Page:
Acura NSX hybrid, QX30 spin Devil’s Thumb
Fifteen feet out of the parking spot aboard the Infiniti QX30 at Devil’s Thumb Ranch, the hollering, “Stop, Bud, stop,” stopped me.
“It’s leaking fuel,” I was told. That ended my plan for driving the premium compact crossover, one of 40 new cars and trucks delivered recently by auto manufacturers to the ranch near Tabernash to be driven by members of the Rocky Mountain Automotive Press (RMAP).
The QX30 was one of those I most wanted to drive. It is a collaboration of Infiniti design and Mercedes-Benz engineering, with lots of mechanical likeness to the Mercedes GLA250. It is built in an Infiniti plant in Sunderland, England.
Soon after the QX slipped from my grasp, a second surprise came my way. I was motioned to the open driver’s door of the high-end 2017 Acura NSX by Allie Coulter, senior public relations specialist for Acura. The NSX is returning after an absence of 12 years to the U.S. market as a hybrid.
“Why a hybrid for the sports car?,” I asked Coulter at the beginning of our drive. She explained that the powertrain has three electric motors, including one at each front wheel, and a mid-mounted twin-turbo 3.5-liter V-6 engine; all that mated to a 9-speed dual-clutch automatic transmission and all-wheel drive.
“It becomes one of the most technically advanced cars on the road,” she said, “and, of course with the electric motors, it performs with zero-delay acceleration.”
The gas engine/electric motors combination produces 573 horsepower and 476 lb.-ft. of torque.
The sports car is being built in the U.S. at Marysville, Ohio. The NSX was imported to the U.S. from Jap
an as a gas-engine sports car from 1991 to 2005.
Pricing of the new one begins at $156,000. Addition of a carbon-fiber engine cover, carbon-ceramic rotors with red brake calipers, semi-analine red leather and alcantara seats and ELS Studio audio and technology package pushed sticker price to $189,000.
It sleekness and casino white pearl finish made the Acura NSX one of the most attractive models among the 40 cars at Devil’s Thumb. Acura is luxury division for Honda.
Having heard of much interest in the revived Honda Ridgeline, I drove one with Davis Adams, Honda PR regional manager, as my passenger.
Restyled somewhat along the lines of a traditional pickup, the unibody-constructed ’17 Ridgeline continues a very smooth drive and is more carlike than competitive makes
Tacoma, Frontier and Canyon. For some compact truck loyalists, “carlike” is not necessarily a desired attribute.
The Honda truck retains a storage tub beneath the floor of the bed and offers a new feature – exciters mounted on the back of the bedside panel liners function like the cone on a traditional speaker; anything audio-played in the cabin sounds in the bed, too.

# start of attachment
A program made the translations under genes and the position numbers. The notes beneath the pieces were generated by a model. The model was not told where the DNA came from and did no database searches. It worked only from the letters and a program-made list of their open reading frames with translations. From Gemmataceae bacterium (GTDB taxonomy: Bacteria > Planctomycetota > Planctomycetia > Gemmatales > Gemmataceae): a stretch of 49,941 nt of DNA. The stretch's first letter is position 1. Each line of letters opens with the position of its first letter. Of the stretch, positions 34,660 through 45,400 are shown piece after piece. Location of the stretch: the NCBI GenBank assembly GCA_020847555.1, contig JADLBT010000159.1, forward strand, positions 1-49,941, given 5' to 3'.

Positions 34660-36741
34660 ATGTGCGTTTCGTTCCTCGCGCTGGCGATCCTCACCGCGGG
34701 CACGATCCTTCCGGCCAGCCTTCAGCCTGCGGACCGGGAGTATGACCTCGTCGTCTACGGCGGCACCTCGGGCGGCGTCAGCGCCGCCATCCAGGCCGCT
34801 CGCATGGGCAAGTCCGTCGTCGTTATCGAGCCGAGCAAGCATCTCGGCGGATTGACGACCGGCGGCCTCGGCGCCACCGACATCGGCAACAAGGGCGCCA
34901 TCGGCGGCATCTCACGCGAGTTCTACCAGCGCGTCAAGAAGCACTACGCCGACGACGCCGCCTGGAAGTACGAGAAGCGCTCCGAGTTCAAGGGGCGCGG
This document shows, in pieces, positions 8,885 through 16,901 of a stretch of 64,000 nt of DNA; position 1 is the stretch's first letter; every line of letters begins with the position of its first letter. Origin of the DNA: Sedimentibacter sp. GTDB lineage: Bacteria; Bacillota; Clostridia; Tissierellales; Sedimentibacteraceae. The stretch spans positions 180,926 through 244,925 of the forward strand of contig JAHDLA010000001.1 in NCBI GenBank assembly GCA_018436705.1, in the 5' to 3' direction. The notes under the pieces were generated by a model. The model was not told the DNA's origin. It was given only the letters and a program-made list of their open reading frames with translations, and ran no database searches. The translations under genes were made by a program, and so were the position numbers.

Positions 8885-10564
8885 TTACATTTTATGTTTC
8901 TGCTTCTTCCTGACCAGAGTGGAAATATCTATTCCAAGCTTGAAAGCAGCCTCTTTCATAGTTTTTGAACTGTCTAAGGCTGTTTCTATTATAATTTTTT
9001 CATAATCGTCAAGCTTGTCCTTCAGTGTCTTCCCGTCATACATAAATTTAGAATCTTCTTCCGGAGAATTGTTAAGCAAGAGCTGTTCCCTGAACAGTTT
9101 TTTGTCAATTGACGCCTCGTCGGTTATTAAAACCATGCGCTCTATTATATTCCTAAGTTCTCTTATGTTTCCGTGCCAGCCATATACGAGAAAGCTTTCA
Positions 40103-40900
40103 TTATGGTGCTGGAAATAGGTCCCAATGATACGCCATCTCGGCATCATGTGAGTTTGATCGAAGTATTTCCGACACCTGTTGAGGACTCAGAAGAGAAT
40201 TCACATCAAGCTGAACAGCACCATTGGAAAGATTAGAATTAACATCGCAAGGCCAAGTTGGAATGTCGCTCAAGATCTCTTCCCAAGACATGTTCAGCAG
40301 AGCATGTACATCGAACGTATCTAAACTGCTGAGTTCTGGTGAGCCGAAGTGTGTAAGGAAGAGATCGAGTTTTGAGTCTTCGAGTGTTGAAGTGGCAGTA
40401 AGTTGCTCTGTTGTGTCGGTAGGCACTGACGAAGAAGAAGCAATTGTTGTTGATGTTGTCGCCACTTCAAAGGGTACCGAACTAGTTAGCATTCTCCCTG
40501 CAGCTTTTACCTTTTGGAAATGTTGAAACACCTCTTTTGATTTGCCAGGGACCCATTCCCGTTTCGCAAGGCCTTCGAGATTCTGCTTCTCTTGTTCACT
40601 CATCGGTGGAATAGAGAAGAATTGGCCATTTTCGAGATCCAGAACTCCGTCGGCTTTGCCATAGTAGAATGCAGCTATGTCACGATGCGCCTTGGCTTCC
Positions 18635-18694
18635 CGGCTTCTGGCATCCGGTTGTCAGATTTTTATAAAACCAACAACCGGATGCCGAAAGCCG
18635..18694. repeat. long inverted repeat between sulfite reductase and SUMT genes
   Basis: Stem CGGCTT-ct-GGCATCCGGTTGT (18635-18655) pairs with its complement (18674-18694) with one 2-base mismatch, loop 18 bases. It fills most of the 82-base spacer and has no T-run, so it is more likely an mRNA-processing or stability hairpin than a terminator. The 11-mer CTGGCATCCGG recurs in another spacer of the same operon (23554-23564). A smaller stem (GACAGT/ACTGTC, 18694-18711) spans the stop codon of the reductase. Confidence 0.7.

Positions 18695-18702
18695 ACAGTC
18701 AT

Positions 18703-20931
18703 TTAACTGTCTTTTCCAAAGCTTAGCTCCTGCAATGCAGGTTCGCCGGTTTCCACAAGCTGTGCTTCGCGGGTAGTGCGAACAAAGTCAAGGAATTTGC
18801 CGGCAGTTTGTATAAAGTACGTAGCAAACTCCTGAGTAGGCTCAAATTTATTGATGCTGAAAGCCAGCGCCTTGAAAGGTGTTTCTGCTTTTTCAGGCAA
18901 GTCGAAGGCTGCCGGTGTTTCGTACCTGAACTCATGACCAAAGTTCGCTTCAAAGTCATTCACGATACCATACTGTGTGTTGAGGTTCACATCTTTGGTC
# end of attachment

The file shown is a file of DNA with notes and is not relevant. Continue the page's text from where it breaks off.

The 2017 Fiat 124 Spider Convertible got a formal introduction following lunch at Devil’s Thumb. Angela Bianchi, product PR manager for FCA, showed off features of the little sports car, which though carrying the Fiat brand name is being built by Mazda on the same assembly line as the Miata – in Hiroshima, Japan.
The Fiat and the Mazda share a common wheelbase, yet the Fiat comes off the line somewhat distinctive, with a low-riding grille, hood bulges and a chrome finish around the windshield, all drawn from the old 124. The Fiat is 5 inches longer than the Miata in overall length, 100 pounds heavier and is equipped with its own 1.4-liter turbocharged engine.
I drove the 124 Spider in early July. It has returned to the U.S. market after an absence of almost 40 years.
I received a personal walkaround at Devil’s Thumb of the new 2017 Volkswagen Golf AllTrack, which will go on sale late next month. No drives of the new model were permitted. Darryll Harrison Jr., regional communications spokesperson for Volkswagen of America, said the AllTrack will be available only with 4Motion all-wheel drive, making it appealing for the Colorado market. It will be a competitor of the Subaru Outback.
Nick Browe, Ram 1500 brand manager for FCA (Fiat/Chrysler) Group, in the early afternoon caught my attention long enough to guide me into the Ram Rebel 4X4 pickup, a competitor of the new Nissan Titan XD. Browe rode with me and discussed many features of the Rebel as I maneuvered it somewhat spiritedly around the twists and climbs of the mountainous setting.
The Rebel, introduced last year at the Detroit Auto Show, sits high on a 140-inch wheelbase with stiffened Bilstein shocks and 33-inch Toyo tires, creating 11.1 inches of ground clearance. It is aimed at those who still believe a truck can be built for offroading.
The 395-horsepower, 5.7-liter Hemi V-8 engine, with 410 lb.-ft. of torque, is tied to an 8-speed automatic transmission controlled from a rotary dial on the dash.
I rode in the great-handling 2016 Lexus GS F, the most powerful sedan ever for that Japanese luxury builder. The $90,000 four-door gains performance from a 467-horsepower, 5.0-liter V-8 with 8-speed sport transmission.
General Motors, a major player in last year’s gathering at Devil’s Thumb Ranch, had only the Chevy Camaro available for view and drives this year.